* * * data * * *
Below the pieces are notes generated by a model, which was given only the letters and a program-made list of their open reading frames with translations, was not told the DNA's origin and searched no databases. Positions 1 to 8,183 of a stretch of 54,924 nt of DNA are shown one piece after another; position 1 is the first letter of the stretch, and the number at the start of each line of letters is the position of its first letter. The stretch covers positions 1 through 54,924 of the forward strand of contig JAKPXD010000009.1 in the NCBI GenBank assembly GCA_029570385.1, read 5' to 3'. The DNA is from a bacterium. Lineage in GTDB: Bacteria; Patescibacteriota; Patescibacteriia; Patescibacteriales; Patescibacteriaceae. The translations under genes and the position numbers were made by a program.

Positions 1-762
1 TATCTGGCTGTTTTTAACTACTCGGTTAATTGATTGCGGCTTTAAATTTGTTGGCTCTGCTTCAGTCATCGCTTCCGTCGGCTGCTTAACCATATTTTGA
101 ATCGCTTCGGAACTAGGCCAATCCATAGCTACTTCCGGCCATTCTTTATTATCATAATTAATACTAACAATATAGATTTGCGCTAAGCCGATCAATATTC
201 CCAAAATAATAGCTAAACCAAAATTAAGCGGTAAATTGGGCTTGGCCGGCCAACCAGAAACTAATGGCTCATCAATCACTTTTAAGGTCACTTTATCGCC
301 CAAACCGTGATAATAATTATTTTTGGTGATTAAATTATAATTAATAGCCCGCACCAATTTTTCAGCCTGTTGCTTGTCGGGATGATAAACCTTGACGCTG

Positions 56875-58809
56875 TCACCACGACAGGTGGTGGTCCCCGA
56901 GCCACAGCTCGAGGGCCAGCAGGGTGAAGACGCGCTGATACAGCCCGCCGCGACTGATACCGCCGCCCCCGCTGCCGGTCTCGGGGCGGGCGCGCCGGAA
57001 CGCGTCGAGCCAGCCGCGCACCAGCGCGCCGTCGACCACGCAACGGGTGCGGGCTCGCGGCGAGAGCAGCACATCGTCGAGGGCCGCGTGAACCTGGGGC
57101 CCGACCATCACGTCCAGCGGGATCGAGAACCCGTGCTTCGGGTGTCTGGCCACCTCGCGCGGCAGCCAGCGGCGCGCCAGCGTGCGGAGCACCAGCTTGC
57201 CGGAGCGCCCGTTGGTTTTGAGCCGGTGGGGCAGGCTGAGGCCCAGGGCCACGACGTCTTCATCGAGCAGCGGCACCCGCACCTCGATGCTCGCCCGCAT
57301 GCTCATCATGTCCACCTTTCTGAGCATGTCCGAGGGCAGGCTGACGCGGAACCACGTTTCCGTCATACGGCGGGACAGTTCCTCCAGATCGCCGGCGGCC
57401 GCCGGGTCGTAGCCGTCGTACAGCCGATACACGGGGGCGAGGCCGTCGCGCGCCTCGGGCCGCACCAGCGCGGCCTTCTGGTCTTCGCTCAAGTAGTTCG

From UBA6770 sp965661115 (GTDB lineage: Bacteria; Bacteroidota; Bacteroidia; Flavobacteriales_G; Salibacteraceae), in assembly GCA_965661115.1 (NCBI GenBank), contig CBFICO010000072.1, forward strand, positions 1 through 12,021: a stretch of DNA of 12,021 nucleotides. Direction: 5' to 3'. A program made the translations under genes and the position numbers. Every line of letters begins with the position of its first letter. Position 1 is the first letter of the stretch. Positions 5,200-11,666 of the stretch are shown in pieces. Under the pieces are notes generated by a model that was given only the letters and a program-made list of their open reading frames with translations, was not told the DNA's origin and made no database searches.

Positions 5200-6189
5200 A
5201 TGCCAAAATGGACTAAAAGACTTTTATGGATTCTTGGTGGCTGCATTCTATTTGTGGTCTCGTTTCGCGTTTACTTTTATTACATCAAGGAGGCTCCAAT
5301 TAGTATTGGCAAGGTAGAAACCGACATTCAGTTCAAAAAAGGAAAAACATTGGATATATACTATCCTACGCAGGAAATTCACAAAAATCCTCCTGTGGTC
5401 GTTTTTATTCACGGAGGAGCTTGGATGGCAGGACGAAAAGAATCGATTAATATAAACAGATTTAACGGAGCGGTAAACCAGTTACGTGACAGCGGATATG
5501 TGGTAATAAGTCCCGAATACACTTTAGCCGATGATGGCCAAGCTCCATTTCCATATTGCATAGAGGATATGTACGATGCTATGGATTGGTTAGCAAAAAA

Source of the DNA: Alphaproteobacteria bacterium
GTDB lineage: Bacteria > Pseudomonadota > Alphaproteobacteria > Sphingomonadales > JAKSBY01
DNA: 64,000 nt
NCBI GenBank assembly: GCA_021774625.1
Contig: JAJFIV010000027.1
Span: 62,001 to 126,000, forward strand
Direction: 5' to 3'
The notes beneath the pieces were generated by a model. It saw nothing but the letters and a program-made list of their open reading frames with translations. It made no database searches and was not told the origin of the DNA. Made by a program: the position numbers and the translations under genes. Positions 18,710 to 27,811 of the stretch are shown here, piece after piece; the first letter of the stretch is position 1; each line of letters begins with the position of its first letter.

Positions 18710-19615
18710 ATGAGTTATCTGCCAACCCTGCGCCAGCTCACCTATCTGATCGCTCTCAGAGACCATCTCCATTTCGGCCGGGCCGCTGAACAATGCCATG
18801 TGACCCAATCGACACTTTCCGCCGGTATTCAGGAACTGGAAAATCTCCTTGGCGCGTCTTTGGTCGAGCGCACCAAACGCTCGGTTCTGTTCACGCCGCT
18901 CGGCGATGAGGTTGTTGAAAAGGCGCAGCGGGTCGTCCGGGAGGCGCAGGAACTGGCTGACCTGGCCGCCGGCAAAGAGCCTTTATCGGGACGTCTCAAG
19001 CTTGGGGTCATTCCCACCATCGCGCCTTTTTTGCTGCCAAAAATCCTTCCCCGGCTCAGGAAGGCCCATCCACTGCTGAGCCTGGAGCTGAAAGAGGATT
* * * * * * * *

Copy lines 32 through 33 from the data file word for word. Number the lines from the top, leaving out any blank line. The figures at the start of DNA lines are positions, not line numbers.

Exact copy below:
18801 TGACCCAATCGACACTTTCCGCCGGTATTCAGGAACTGGAAAATCTCCTTGGCGCGTCTTTGGTCGAGCGCACCAAACGCTCGGTTCTGTTCACGCCGCT
18901 CGGCGATGAGGTTGTTGAAAAGGCGCAGCGGGTCGTCCGGGAGGCGCAGGAACTGGCTGACCTGGCCGCCGGCAAAGAGCCTTTATCGGGACGTCTCAAG